Mandalay is the last capital of Myanmar monarchic dynasty (19 century). The ancient Pagodas, Monasteries and Palace Wall still exist in good shape. Being the centre of Myanmar culture, the city preserves its traditions, culture and the purity of Myanmar language standard despite the influence of modernity in the city nowadays. The City can been seen as the last establishment of Myanmar traditional society in 19th century before the advance of western colonization. This is the place where the best Myanmar food and delicacy can be found.
Mandalay, today, is the capital of Mandalay Division and the second biggest city in Myanmar. Located at the centre of the country and easy to access by every way of transportation favors the city as the biggest business point of Myanmar.
Mandalay is surrounded by the other ancient cities such as Amarapura, Ava and Sagaing.
Amarapura was one of the ancient capitals of Myanmar Monarchy, which is located 11 km south of Mandalay. Although it was an ancient capital, the town has only some traces of its golden days. Taung Thman Lake and 200-year-old U Bein bridge remain as the tourist attractions now a days. The biggest monastic school of Mahagandayon Monastery sets in town, and Amarapura is also well known for its traditional silk weaving fabric.
Ava (Inwa) is an ancient imperial capital of successive Burmese kingdoms from the 14th to 19th centuries. Throughout history, it was sacked and rebuilt numerous times. After the British conquered Lower Myanmar, after the Second Anglo-Burmese War (1852), Upper Myanmar was commonly known as the Kingdom of Innwa. During the centuries, the capital was moved from Inwa to nearby Amarapura and moved the court back to Inwa. The capital city was finally abandoned for Amarapura after it was completely destroyed by a series of major earthquakes in March 1839. The ancient capital remains include city wall, old watch tower, monasteries, temples and pagodas.
A visit to Inwa today is a fascinating trip back in time, as exploring the remains of an ancient city on foot or by horse-cart will make you feel a world away from the 21st century.
Located in the western bank of Ayeyarwaddy River, Sagaing is also one of the ancient capitals of Upper Myanmar. It is 21 km south west of Mandalay and famous Sagaing Hill is a spiritual recluse for Buddhist studies and meditation. Plenty of stupas, over 600 monasteries and nunneries are dotted along the hill. About 10 km north from Sagaing stands KAUNGMUDAW, an enormous dome-shaped pagoda built in 17 century.
The villages nearby are famous for their handcrafts of silver, jade, cane and paper toys.
Mingun is 11 km up stream of River Ayeyarwaddy from Mandalay. Short boat trip to Mingun allow you to glimpse river life and beautiful scenery. Interesting places to visit in Mingun are the world's biggest ringing bell weighing 90 tons, unfinished Pagoda "Pa Hto Gyi" and a very particular shape of Mya Thein Dan Phaya.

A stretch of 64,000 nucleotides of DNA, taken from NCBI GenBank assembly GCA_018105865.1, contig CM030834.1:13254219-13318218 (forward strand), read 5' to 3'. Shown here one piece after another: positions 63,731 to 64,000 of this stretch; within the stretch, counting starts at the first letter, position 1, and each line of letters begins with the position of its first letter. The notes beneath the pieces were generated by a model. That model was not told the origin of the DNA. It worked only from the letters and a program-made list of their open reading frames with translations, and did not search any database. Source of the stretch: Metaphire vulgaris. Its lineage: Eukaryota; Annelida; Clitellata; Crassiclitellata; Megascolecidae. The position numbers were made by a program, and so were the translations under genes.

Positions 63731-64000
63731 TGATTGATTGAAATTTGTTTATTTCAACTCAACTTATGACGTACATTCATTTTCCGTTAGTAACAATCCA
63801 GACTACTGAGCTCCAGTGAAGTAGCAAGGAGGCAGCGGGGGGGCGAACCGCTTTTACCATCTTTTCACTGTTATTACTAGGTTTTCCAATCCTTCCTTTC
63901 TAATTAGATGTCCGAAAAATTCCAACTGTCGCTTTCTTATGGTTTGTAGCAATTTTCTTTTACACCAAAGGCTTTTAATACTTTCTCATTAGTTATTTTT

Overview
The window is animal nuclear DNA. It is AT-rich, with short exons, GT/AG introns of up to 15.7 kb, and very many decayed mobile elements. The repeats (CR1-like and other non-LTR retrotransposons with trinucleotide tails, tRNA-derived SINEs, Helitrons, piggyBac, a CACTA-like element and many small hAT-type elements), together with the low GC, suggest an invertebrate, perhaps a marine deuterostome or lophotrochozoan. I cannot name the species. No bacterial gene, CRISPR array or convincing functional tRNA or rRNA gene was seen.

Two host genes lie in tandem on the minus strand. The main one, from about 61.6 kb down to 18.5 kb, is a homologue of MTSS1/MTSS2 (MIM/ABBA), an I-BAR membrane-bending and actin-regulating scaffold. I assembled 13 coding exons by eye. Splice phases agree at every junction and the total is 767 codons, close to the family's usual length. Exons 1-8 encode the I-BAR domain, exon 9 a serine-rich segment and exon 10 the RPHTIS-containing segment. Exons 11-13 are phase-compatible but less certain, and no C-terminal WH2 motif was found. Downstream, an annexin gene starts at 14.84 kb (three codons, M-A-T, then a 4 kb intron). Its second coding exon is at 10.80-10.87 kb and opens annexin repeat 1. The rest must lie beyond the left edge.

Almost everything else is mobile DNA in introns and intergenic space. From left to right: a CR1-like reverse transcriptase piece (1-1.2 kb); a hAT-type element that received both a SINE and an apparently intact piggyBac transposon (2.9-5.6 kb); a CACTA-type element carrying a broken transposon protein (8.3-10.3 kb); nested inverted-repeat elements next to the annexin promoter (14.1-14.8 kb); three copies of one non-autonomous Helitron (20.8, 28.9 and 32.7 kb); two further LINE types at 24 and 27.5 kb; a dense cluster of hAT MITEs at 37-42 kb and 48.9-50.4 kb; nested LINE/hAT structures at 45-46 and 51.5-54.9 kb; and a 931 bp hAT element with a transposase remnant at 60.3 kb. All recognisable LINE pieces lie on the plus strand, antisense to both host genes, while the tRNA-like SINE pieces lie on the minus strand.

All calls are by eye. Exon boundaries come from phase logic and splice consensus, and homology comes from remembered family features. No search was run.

Monywa is the biggest city in Sagaing Region situated on the eastern side on Chindwin River. As it shares the border with India, it has been a trade center of the northern part of the region for the agricultural products of the Chindwin valley and imported merchandise from India.
Thanboddhay Pagoda is famous for its unique style of architecture. The pagoda enshrines 582363 statutes and statuettes inside and outside of the pagoda.
Bodhi Tahtaung Monastery is an ascetic place for Buddhists to take meditation with a thousand of Bodhi trees spreading around in the compound of the monastery with a statute of Buddha underneath.
The most interesting place to visit in Monywa region is Pho Win Hill, which is situated on the western bank of Chindwin River and 25 kilometers away from Monywa. The hill is famous for 900 sandstone caves and the statutes reliefs curved out of the boudoirs and inside the caves. Mural paintings dated 14th and 18th century are still can be seen inside the caves. Packs of monkeys and factions inhabit in the groves around the hill and come out when they see the pilgrims to ask for food.
Pakokku is a big trading town at the west bank of Ayeyarwaddy River. It is the tobacco trading town of the area in addition to its famous checked blankets made from cotton, and thanakha (the outer bark of the Linoria acidissima tree used as a combination skin conditioner, sunscreen and cosmetic for Myanmar women). The town itself does not have highlight for visiting places, however, the ancient Provence of PAKHANGYI, which is considered as the contemporary city of ancient Bagan lies about 20 kms from Pakokku, which is a 19th century town with old city walls, an archaeological museum and one of the oldest surviving wooden monasteries in upper Myanmar.